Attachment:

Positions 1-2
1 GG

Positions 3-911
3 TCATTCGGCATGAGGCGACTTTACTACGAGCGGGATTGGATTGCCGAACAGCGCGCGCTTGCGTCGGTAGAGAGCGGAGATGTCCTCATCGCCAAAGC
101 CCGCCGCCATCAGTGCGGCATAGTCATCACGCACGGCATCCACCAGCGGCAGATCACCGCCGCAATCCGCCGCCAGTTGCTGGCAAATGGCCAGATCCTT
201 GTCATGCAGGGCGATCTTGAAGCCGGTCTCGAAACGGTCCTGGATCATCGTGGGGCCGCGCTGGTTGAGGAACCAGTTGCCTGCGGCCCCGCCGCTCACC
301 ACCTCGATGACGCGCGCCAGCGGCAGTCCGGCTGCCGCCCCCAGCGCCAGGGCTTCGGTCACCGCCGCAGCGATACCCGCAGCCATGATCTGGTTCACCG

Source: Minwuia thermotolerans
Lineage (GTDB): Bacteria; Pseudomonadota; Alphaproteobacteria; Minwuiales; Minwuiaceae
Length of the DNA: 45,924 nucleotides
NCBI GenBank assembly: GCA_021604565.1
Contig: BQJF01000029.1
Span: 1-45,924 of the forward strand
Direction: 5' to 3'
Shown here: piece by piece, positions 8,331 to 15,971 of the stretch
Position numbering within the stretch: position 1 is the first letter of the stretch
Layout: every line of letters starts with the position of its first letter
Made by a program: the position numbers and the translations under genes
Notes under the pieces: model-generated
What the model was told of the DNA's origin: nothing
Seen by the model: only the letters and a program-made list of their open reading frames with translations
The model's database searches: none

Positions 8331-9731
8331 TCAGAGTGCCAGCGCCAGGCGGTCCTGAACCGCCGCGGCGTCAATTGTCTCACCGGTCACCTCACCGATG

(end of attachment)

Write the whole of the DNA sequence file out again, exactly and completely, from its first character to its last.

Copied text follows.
Positions 1-2
1 GG

Positions 3-911
3 TCATTCGGCATGAGGCGACTTTACTACGAGCGGGATTGGATTGCCGAACAGCGCGCGCTTGCGTCGGTAGAGAGCGGAGATGTCCTCATCGCCAAAGC
101 CCGCCGCCATCAGTGCGGCATAGTCATCACGCACGGCATCCACCAGCGGCAGATCACCGCCGCAATCCGCCGCCAGTTGCTGGCAAATGGCCAGATCCTT
201 GTCATGCAGGGCGATCTTGAAGCCGGTCTCGAAACGGTCCTGGATCATCGTGGGGCCGCGCTGGTTGAGGAACCAGTTGCCTGCGGCCCCGCCGCTCACC
301 ACCTCGATGACGCGCGCCAGCGGCAGTCCGGCTGCCGCCCCCAGCGCCAGGGCTTCGGTCACCGCCGCAGCGATACCCGCAGCCATGATCTGGTTCACCG

Source: Minwuia thermotolerans
Lineage (GTDB): Bacteria; Pseudomonadota; Alphaproteobacteria; Minwuiales; Minwuiaceae
Length of the DNA: 45,924 nucleotides
NCBI GenBank assembly: GCA_021604565.1
Contig: BQJF01000029.1
Span: 1-45,924 of the forward strand
Direction: 5' to 3'
Shown here: piece by piece, positions 8,331 to 15,971 of the stretch
Position numbering within the stretch: position 1 is the first letter of the stretch
Layout: every line of letters starts with the position of its first letter
Made by a program: the position numbers and the translations under genes
Notes under the pieces: model-generated
What the model was told of the DNA's origin: nothing
Seen by the model: only the letters and a program-made list of their open reading frames with translations
The model's database searches: none

Positions 8331-9731
8331 TCAGAGTGCCAGCGCCAGGCGGTCCTGAACCGCCGCGGCGTCAATTGTCTCACCGGTCACCTCACCGATG